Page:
Museu Lasar Segall

Contemporary Art in Segall

"Interventions" is a series of art works presented in the main garden of the LASAR MUSEUM SEGALL | IBRAM MINC. These works aim to offer visitors a reflection on the relationships between architectural space, public art, and the visual arts. The interventions of Lygia Reinach, Regina Silveira, José Manuel Ballester, Mônica Nador, Edith Derdyk, Marilá Dardot, Marcelo Moscheta, Ana Maria Tavares, and Macaparana have been exhibited since 2011. Prior to the project, artist Hilal Sami Hilal inaugurated the space with his work "To Dream Continents," an original work for the Atlas exhibition, held at the Lasar Segall Museum in 2010. With these developments, the garden of the Museum, formerly just a circulation space, becomes an open air gallery. As a result, the space acquires new meaning and establishes, through the work on display, an active dialogue with visitors. At the same time, the Museum broadens the investigative possibilities, bringing new concepts, actions, and practices into contemporary artistic trends.
Lygia Reinach
The garden space, although small, offers a generous and welcoming atmosphere. Enjoy it. As for the project of opening new spaces for the visual arts, I have no doubt that it is brave. Why? Because it is a space that is dignified and unusual. And I do not doubt that Segall would have applauded the initiative. I am proud to be opening "Interventions" and presenting two sculptures in the garden. The first is made of ceramic and water, something that I have been developing, always trying to simplify the procedures in order to make them more and more mysterious. The second sculpture is all made of Corten steel and is approximately two meters high. Testimony of Lygia Reinach.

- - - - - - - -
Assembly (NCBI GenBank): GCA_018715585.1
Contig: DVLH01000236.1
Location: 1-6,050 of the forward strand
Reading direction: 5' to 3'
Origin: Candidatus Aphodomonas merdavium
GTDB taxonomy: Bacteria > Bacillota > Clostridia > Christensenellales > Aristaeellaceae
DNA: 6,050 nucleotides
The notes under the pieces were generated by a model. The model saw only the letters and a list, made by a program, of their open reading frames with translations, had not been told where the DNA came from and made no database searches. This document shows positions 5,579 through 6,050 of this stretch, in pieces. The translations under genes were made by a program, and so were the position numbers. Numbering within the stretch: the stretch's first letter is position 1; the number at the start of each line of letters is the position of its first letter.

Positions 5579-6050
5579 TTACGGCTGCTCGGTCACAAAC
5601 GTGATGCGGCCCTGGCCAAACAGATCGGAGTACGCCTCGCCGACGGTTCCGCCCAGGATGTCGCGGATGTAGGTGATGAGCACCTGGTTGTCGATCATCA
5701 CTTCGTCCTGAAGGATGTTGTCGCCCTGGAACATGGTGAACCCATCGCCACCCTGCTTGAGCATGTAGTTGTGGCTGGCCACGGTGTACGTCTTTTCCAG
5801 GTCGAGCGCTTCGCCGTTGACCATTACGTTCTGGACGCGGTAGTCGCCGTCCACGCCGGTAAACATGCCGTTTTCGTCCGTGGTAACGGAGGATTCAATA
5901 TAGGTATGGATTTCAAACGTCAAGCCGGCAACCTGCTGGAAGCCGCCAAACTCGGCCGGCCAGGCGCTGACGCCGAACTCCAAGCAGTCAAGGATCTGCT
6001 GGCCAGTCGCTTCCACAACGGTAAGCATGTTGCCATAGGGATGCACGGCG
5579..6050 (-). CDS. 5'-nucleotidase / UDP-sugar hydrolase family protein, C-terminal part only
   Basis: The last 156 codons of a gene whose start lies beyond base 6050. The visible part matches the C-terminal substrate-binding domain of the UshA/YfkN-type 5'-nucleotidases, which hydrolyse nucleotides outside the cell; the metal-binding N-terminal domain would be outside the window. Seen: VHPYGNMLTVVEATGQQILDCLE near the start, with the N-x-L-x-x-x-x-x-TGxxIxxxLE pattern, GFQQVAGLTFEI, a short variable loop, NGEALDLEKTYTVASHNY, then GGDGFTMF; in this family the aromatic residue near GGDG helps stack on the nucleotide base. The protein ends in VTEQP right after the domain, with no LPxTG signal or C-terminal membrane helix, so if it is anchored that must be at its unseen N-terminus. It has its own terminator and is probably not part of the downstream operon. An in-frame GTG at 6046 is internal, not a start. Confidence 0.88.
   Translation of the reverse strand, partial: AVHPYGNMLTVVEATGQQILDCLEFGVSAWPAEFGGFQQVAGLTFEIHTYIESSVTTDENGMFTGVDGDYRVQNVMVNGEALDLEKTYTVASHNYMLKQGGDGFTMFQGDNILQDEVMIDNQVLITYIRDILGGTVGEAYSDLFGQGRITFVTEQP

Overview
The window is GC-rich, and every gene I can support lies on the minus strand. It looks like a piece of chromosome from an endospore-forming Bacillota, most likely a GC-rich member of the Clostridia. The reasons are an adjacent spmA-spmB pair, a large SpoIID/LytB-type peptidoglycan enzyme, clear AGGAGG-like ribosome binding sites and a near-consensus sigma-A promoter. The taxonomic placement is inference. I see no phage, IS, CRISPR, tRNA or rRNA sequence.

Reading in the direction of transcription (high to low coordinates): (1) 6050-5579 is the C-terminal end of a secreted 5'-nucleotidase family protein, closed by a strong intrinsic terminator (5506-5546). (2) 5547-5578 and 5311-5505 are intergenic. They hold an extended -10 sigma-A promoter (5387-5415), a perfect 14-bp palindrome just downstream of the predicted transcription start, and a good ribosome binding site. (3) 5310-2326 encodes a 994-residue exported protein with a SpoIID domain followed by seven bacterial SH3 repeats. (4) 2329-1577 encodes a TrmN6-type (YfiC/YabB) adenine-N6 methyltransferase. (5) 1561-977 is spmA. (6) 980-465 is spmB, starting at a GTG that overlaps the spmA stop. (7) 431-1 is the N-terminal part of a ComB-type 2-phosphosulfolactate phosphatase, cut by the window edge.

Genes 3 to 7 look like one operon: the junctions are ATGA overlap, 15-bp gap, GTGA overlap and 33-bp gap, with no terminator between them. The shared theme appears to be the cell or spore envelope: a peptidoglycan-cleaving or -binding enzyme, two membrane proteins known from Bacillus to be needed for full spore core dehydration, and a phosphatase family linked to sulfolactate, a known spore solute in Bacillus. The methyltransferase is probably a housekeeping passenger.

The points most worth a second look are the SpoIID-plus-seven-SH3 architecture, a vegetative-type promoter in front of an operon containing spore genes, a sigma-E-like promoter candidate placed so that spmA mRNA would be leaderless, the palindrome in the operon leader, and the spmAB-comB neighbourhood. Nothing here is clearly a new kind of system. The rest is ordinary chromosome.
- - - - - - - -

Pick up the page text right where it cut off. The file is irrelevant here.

Regina Silveira
Regina Silveira describes her work as "an inventory on light, treated as concept, word-image, and phenomenon. The work was created in 2010 for the glazed, curved facade of the entrance hall of the Edmundo Vasconcelos Hospital in São Paulo, as a random junction with the word "LUZ" (light) written in differnet fonts, cut and cast in transparent colored material. The intention was to create a kind of "impermanent" stained glass, in terms of light-color, effects, and reflections. The meaning of "Glossário" is in the small open and mixed visual narrative that it proposes. Interpretation involves not only the "reading" of the discourse, linear, or cross-ways, but also the flow of interaction that the words maintain with the user in motion and with the physical and changing external or internal light on which the work depends to illuminate itself and function.
José Manuel Ballester
"Architecture and Simulacra" is the title of José Manuel Ballester's intervention in the exterior gardens of the Lasar Segall Museum. Using the "trompe-l'oeil" (optical illusion) technique, Ballester displaces the structure of the Atelier de Segall window, a space tucked away in the Museum, and rebuilds it in the Garden. It, therefore, breaks and juxtaposes new spaces through photography that, in "mise en abyme" perspective, begin to have a new vision and interlocution. There is a process of architectural simultaneity, which only deconstructed and reconstructed photography allows you to create.